This site is not called I Hate Science. I think, in general, that science is a rather good thing, especially in the field of medical advances. I am not even anti-cloning – since the music industry succeeded in this field a long time ago and clones seem no more dangerous than the originals. Given the choice of getting stuck in a lift with Radiohead or Coldplay, I think I would pick ver ‘Play every time. Musical clones are the same as the originals – just with a smaller canon. Probably easier to beat up too (as an aside readers, do you know where I can buy a Brickbat? They sound like fabulous things. Baseball bats made of brick. Smokey Robinson wouldn’t be crying tears of a clown after a quick go with that).

During my enforced vacation from hating music for the last few weeks, into hating Internet Service Providers, I have been doing some scientific research. And so I hope to show the effect of science on music. We will be taking a trip through Moog’s (rubbish scientific instument), via the use of science in songs and of course, everyones favourite, science fiction songs. Hold on to your astro hats, because this is going to be nasty. To start off with, the nastiest of sci-fi songs: courtesy of our old favourite Elton John.

ELTON JOHN – Rocket Man

Of course that is not the full title to the song. Oh no. Full title is “Rocket Man (I Think Its Going To Be A Long Long Time)”. Well it certainly seems longer than it is, in the way that good things seem to fly by. From the appallingly titled Honky Chateau album, this was Elton’s go at ripping off Space Oddity. Now whilst Bowie is a cock-eyed fool, and this has been much discussed round here, he is at least a cock-eyed fool with a modicum of sense. Whereas Elton – lyrically – is the stream of consciousness, never rub out a lyric kind of guy. Take these for starters:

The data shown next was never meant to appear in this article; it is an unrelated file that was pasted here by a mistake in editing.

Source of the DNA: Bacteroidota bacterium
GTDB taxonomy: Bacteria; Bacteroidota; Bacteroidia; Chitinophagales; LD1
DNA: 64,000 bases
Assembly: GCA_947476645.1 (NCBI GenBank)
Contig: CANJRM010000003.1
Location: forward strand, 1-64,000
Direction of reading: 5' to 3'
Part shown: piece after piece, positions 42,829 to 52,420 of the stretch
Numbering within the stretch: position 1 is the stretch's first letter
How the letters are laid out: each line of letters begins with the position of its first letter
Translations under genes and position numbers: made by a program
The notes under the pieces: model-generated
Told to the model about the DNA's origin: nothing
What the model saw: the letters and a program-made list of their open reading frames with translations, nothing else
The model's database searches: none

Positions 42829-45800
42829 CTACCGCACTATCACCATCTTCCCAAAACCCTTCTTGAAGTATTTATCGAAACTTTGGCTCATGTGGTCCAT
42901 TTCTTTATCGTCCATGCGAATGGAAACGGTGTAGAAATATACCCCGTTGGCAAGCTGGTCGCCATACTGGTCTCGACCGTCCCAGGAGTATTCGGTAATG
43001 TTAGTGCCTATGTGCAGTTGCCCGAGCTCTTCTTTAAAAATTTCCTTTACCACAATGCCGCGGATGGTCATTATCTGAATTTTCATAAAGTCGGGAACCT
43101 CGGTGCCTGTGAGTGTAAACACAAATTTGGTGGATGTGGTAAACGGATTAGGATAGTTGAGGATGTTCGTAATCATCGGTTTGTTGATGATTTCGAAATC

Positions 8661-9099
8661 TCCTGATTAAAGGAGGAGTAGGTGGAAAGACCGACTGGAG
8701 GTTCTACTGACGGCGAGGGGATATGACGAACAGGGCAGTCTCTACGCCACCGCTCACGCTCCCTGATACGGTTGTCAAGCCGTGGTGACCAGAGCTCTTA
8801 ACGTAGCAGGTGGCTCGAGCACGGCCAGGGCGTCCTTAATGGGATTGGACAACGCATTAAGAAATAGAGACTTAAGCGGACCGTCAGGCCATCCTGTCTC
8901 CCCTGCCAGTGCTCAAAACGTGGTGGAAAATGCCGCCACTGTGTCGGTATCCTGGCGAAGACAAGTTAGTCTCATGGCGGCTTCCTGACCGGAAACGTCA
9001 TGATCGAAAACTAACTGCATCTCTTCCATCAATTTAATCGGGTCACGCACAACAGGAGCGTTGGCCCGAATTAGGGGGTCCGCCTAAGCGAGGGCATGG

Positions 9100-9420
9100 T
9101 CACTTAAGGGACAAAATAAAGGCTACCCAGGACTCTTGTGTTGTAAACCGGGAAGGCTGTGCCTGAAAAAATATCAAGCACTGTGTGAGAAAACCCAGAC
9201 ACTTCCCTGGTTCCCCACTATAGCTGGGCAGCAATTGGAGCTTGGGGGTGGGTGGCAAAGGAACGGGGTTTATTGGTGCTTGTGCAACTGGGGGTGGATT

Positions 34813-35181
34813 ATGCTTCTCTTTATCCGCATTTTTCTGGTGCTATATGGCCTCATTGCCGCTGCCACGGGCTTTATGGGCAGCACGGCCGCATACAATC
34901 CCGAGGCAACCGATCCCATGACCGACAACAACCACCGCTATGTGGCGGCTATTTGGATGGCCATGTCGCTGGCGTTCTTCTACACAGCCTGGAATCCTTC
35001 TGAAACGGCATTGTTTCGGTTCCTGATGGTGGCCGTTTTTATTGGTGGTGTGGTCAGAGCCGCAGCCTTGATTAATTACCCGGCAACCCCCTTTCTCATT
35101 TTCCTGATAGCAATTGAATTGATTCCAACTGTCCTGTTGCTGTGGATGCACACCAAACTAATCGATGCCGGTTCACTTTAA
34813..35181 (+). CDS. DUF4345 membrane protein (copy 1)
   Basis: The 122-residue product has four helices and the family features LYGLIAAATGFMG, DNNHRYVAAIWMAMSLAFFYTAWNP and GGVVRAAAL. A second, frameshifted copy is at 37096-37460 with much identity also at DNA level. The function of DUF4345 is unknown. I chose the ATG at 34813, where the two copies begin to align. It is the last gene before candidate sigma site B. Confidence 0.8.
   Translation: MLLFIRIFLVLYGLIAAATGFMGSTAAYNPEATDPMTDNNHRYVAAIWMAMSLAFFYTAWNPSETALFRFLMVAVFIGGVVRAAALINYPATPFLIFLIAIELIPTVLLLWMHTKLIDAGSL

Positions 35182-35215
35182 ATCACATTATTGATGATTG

“Mars ain’t the kind of place to raise your kids
In fact it’s cold as hell”

A charitable woman might say that Elton is using clever symbolism here, in as much as Mars is red – like the stereotypical depiction of hell, and yet it is cold as hell (though said stereotypical depiction paints hell as being hot). I am not a charitable woman. This line is thoroughly uncalled for. Previously John has been mentioning how lonely it is in space, and then – out of the red if you will – he considers starting a family on Mars. Whilst the coldness might be a good reason to not set up creche facilities, Reg finds a much better reason:

“And there’s no one there to raise them if you did”

Grammar watch alert. There is no-one there to raise your kids, if you were to raise your kids there. Well obviously there would be. You would be there. Duh! Admittedly you would be cold as hell, but…. Anyway, Elton realises his general stupidity in this and other aspects of the song and finally admits that

“All this science, I don’t understand“. This certainly proven by the fact that he believes rockets reach orbit when they get as high as a kite. Its quite clear that the space race was all about who got to the massive rock of cocaine that was the moon first. It was one small step for man, one giant line for mankind.

Elton – if you don’t understand science (or for that matter Grammar), don’t write a song about it. Frankly there is nothing I would like to see more than you be sent into orbit with half a dozen whizz-bangs shoved up you diamante arse, but if we can’t have that, then at least shut your trap.